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Long-Term Endurance and Power Training May Facilitate Motor Unit Size Expansion to Compensate for Declining Motor Unit Numbers in Older Age.

  • Piasecki, M1
  • Ireland, A2
  • Piasecki, J3
  • Degens, H2, 4
  • Stashuk, D W5
  • Swiecicka, A6
  • Rutter, M K6, 7
  • Jones, D A2
  • McPhee, J S8, 9
  • 1 Clinical, Metabolic and Molecular Physiology, MRC-ARUK Centre for Musculoskeletal Ageing Research, National Institute for Health Research (NIHR) Nottingham Biomedical Research Centre, University of Nottingham, Nottingham, United Kingdom. , (United Kingdom)
  • 2 School of Healthcare Science, Manchester Metropolitan University, Manchester, United Kingdom. , (United Kingdom)
  • 3 Musculoskeletal Physiology Research Group, Sport, Health and Performance Enhancement Research Centre, School of Science and Technology, Nottingham Trent University, Nottingham, United Kingdom. , (United Kingdom)
  • 4 Institute of Sport Science and Innovations, Lithuanian Sports University, Kaunas, Lithuania. , (Lithuania)
  • 5 Department of Systems Design Engineering, University of Waterloo, Waterloo, ON, Canada. , (Canada)
  • 6 Division of Diabetes, Endocrinology and Gastroenterology, School of Medical Sciences, Faculty of Biology, Medicine and Health, The University of Manchester, Manchester, United Kingdom. , (United Kingdom)
  • 7 Manchester Diabetes Centre, Central Manchester University Hospitals NHS Foundation Trust, Manchester Academic Health Science Centre, Manchester, United Kingdom. , (United Kingdom)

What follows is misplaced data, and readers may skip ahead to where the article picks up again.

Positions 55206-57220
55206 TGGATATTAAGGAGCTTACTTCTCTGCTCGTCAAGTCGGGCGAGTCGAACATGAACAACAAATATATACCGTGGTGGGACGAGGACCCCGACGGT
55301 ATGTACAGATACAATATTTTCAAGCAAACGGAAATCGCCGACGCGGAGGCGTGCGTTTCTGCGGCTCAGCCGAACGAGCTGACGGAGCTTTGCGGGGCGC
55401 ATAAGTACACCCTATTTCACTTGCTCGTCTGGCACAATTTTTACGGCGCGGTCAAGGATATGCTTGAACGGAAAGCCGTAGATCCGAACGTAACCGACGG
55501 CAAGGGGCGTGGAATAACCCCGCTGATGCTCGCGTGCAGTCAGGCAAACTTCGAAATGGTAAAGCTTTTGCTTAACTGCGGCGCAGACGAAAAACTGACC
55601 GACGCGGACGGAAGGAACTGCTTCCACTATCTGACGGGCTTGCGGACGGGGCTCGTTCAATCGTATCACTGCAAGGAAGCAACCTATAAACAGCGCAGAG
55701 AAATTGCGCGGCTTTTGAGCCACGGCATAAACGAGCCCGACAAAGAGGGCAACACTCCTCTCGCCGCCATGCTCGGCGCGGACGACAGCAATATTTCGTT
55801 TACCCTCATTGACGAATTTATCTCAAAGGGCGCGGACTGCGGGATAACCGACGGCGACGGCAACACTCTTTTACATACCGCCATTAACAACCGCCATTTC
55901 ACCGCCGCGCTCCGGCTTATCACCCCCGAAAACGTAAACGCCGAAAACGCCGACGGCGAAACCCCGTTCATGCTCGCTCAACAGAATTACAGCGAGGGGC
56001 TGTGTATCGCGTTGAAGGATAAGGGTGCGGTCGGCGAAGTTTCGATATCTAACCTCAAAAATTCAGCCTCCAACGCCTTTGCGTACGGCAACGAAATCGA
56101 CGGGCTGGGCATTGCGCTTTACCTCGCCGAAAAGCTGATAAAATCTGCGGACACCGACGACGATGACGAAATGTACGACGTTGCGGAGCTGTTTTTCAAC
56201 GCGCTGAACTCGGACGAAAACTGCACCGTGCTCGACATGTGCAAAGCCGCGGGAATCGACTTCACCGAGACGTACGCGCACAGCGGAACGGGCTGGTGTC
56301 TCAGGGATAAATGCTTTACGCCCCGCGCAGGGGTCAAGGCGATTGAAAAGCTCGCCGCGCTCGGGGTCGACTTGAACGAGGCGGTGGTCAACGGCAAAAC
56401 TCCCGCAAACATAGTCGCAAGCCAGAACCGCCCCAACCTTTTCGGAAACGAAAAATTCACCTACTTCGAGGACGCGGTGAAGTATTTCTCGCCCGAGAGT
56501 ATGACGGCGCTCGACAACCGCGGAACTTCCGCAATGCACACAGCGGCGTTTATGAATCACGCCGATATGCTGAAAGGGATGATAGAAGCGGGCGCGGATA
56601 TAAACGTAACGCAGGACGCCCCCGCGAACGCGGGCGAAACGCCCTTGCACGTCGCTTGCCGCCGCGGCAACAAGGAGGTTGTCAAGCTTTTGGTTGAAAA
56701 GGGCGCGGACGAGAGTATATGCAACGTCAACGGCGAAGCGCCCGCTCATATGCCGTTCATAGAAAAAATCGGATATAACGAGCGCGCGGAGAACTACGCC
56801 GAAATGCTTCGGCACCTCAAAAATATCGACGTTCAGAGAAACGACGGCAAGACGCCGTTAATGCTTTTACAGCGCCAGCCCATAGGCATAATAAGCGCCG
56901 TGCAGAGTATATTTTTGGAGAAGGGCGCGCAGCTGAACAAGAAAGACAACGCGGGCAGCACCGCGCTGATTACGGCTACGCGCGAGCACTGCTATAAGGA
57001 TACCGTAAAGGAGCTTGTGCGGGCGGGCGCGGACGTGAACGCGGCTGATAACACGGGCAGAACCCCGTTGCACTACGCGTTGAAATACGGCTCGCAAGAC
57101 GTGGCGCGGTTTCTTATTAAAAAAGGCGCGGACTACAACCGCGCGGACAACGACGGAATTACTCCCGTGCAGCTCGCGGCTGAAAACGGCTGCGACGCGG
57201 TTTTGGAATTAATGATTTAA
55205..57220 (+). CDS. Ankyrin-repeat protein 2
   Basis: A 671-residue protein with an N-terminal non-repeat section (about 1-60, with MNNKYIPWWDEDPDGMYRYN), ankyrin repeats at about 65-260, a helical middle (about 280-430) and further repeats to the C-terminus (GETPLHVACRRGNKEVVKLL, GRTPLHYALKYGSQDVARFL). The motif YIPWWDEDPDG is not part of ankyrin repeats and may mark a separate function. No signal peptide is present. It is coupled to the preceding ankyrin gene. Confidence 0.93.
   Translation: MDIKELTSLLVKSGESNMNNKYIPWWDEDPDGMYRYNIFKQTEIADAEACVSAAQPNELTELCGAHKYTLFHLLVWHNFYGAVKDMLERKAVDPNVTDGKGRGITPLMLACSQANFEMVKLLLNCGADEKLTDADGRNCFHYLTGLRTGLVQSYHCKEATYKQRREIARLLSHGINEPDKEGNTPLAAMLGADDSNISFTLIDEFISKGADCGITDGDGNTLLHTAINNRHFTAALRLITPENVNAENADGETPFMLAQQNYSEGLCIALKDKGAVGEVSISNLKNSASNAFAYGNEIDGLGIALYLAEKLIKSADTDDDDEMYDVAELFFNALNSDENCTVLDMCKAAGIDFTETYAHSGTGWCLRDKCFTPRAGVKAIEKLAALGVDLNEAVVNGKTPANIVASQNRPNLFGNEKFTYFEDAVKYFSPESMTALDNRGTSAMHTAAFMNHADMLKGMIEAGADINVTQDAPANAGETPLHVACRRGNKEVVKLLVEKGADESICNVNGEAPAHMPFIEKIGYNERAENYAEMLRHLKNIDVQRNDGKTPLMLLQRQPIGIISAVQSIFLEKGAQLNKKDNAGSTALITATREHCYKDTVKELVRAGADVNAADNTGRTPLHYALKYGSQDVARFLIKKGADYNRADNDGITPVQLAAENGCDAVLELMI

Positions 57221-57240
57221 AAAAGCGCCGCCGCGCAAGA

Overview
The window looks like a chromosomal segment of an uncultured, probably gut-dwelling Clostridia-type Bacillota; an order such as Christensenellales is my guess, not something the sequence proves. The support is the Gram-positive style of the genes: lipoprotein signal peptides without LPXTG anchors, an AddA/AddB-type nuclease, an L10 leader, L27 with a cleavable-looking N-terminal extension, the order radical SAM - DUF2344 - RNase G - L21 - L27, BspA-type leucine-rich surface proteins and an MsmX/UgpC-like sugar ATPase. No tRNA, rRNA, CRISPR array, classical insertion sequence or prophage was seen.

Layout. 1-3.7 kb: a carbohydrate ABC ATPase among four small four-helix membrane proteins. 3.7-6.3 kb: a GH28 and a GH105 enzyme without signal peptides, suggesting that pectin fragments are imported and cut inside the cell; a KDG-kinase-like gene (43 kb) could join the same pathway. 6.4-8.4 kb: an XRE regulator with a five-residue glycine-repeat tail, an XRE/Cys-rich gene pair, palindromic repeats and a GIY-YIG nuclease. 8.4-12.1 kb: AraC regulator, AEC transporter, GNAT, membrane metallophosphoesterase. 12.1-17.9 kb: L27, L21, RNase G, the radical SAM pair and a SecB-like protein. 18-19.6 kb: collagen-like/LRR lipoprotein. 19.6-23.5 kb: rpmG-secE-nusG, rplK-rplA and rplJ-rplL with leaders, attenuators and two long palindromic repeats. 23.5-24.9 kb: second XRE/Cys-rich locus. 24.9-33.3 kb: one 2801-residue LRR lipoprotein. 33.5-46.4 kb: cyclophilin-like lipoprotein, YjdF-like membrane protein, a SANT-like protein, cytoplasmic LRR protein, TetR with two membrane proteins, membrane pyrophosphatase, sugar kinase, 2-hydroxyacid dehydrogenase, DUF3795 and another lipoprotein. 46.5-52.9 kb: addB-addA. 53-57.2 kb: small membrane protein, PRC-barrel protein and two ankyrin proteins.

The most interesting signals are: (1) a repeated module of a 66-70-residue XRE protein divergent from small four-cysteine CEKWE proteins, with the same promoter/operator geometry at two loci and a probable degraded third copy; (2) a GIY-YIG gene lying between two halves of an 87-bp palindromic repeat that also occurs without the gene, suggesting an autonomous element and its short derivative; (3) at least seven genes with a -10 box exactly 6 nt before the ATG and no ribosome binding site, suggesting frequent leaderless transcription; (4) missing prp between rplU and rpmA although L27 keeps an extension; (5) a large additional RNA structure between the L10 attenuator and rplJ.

• 8 Department of Sport and Exercise Sciences, Musculoskeletal Science and Sports Medicine Research Centre, Manchester Metropolitan University, Manchester, United Kingdom. , (United Kingdom)
  • 9 Department of Physiology, University of Padova, Padova, Italy. , (Italy)
Published Article
Frontiers in Physiology
Frontiers Media SA
Publication Date
Jan 01, 2019
DOI: 10.3389/fphys.2019.00449
PMID: 31080415


The evidence concerning the effects of exercise in older age on motor unit (MU) numbers, muscle fiber denervation and reinnervation cycles is inconclusive and it remains unknown whether any effects are dependent on the type of exercise undertaken or are localized to highly used muscles. MU characteristics of the vastus lateralis (VL) were assessed using surface and intramuscular electromyography in eighty-five participants, divided into sub groups based on age (young, old) and athletic discipline (control, endurance, power). In a separate study of the biceps brachii (BB), the same characteristics were compared in the favored and non-favored arms in eleven masters tennis players. Muscle size was assessed using MRI and ultrasound. In the VL, the CSA was greater in young compared to old, and power athletes had the largest CSA within their age groups. Motor unit potential (MUP) size was larger in all old compared to young (p < 0.001), with interaction contrasts showing this age-related difference was greater for endurance and power athletes than controls, and MUP size was greater in old athletes compared to old controls. In the BB, thickness did not differ between favored and non-favored arms (p = 0.575), but MUP size was larger in the favored arm (p < 0.001). Long-term athletic training does not prevent age-related loss of muscle size in the VL or BB, regardless of athletic discipline, but may facilitate more successful axonal sprouting and reinnervation of denervated fibers. These effects may be localized to muscles most involved in the exercise.

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